Interventions and models which may be effective in urban areas do not necessarily represent the best solutions for rural communities ( Monsey, et. al., 1995). For example, the individual therapy model based on 50 minute sessions conducted on a weekly basis is not particularly effective in rural communities. Transportation problems and inclement weather often prevent clients from keeping regular appointments. The lack of accessible mental health services in many rural areas often results in an extremely high ratio of 'persons in need' to available service providers (Rouse, 1995). Recent changes in third party payment opportunities and anticipated declines in public assistance are both likely to result in financial burdens for rural private practice clinicians. Stigma associated with the traditional therapy model is a barrier to service provision that can be avoided when other strategies are employed.

Community based collaborative interventions which emphasize culturally sensitive education and self-help components are often of great value in rural areas (Monsey, et. al., 1995). Consultation and organizational interventions which involve training and mobilizing indigenous paraprofessionals can enhance service provision for a broad client population, are generally more sensitive to the socio-cultural environment, and are more likely to be self-sustaining even in the absence of the founding professional.

Actual interventions will vary from one rural community to another. The suggestions for interventions offered here are examples which are specific to the issues outlined in this paper. These examples represent only a small fraction of potentially useful ideas and they have been included with the intention of facilitating ongoing constructive discussion and exchange.

The rural psychologist who intends to intervene against domestic violence should consider going to those locations which women with limited transportation can, and will, access. Mobile medical units, schools and churches are all potential "office" sites. These same sites are often appropriate, non-threatening meeting places for offender and substance abuse self help meetings, can be excellent resources during volunteer and paraprofessional recruitment activities, and are invaluable in attempts to broadly disseminate information. Self help literature for domestic violence victim should be available at locations which are readily accessible to women and which offer some degree of privacy, such as the women's restrooms at supermarkets, schools, and medical clinics.

Prevention programs are often welcome additions to school curricula and can be of value to children and teenagers of both genders. These must be designed in collaboration with educational personnel and the support of the teachers and administrators must be actively solicited. Open and frank presentation of the issues in the classroom in addition to educational materials related to making personal choices and careers may produce long term benefits for rural youth. Teachers and peer counselors, with appropriate training and supervision, can provide non threatening opportunities for young people to begin dealing with issues related to family violence. Asking students to prepare and offer a presentation on the topic of family violence at meetings attended by parents and other community members may help to reinforce material that has been learned.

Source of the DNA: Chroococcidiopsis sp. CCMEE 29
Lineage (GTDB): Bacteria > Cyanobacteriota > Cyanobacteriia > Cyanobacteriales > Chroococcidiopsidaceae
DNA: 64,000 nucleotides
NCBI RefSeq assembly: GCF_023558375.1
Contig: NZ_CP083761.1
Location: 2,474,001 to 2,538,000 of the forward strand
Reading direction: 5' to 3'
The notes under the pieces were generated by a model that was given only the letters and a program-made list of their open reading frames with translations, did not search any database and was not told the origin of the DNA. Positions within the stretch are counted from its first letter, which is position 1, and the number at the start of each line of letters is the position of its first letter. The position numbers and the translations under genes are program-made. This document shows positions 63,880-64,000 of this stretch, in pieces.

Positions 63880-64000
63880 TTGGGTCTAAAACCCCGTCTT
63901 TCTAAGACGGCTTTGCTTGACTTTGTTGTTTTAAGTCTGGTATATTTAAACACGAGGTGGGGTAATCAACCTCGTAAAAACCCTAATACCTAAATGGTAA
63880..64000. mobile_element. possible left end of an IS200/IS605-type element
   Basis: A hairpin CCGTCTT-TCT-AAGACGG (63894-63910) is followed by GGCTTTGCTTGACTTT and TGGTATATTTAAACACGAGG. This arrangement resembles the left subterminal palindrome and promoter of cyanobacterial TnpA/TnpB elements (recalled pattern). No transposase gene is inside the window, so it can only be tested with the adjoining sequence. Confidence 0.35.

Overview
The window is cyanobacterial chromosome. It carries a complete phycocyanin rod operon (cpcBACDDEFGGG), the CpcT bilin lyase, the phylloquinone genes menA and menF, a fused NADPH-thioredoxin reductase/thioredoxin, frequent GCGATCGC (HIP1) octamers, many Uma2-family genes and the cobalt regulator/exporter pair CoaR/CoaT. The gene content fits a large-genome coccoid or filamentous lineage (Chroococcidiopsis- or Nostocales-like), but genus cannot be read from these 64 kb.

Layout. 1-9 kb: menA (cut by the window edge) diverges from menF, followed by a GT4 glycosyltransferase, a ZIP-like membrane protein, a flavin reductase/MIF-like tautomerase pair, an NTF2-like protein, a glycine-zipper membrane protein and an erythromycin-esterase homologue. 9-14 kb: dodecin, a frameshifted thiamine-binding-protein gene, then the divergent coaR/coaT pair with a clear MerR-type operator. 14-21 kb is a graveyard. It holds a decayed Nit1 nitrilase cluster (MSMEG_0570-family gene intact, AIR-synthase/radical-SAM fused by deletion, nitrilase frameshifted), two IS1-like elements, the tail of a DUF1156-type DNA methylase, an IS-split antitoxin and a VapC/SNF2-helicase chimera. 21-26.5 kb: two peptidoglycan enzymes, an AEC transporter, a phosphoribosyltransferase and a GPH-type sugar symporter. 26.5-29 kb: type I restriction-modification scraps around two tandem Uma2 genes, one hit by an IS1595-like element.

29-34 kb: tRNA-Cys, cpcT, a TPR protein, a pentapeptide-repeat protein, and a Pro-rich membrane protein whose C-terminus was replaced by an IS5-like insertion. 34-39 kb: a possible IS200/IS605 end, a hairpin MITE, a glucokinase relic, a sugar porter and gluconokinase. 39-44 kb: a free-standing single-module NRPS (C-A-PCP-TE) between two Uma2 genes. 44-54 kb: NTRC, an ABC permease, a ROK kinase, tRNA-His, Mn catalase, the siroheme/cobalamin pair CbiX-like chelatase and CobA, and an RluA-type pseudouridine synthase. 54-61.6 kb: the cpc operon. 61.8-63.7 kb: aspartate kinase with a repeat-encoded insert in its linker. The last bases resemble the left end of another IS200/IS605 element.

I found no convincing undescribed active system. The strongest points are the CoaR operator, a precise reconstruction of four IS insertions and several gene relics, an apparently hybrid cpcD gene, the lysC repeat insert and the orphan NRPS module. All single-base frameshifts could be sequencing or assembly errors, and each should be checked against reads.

The founding of "safe houses" has proven to be very effective in rural areas (Edleson & Frank, 1991). Edleson and Frank (1991) point out that access to a crisis hotline is very important in rural communities. Hotlines are readily established and can be staffed by volunteers from their own homes. Volunteers from the community or the surrounding area, properly trained, would be able to offer information concerning specific assistance that may be locally available although concerns about anonymity and confidentiality require careful consideration.

The variety of possible interventions and the points at which interventions are applied are as varied as the communities themselves. To be successful, programs designed to reduce or eliminate family violence must be perceived as culturally appropriate. From this vantage point, attitudes in opposition to those which support abuse can be fostered and accepted. Over time, these new but accepted norms and can become a part of "the way things are."

It is very likely that domestic violence in rural communities will be expressed somewhat differently than abuse in more urbanized areas. It is equally likely that effective interventions will differ across regions, cultures, and social classes. Yet it is also reasonable to assume that there will be overlapping aspects of successful interventions, just as there are overlapping concerns, and that these aspects can provide a basis on which to establish other, more culturally specific programs. This commentary has been intended to open discussion and to elicit ideas and information from the clinicians and researchers who are on the "front lines" in rural communities. By sharing ideas and the results of empirical study, domestic violence in rural communities can be addressed.



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© 1997, The Journal of Rural Community Psychology